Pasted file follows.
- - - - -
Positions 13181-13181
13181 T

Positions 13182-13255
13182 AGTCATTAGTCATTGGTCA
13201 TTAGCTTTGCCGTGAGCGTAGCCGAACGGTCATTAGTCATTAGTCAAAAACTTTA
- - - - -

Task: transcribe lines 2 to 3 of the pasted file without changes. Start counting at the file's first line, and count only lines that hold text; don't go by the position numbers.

13181 T

Positions 13182-13255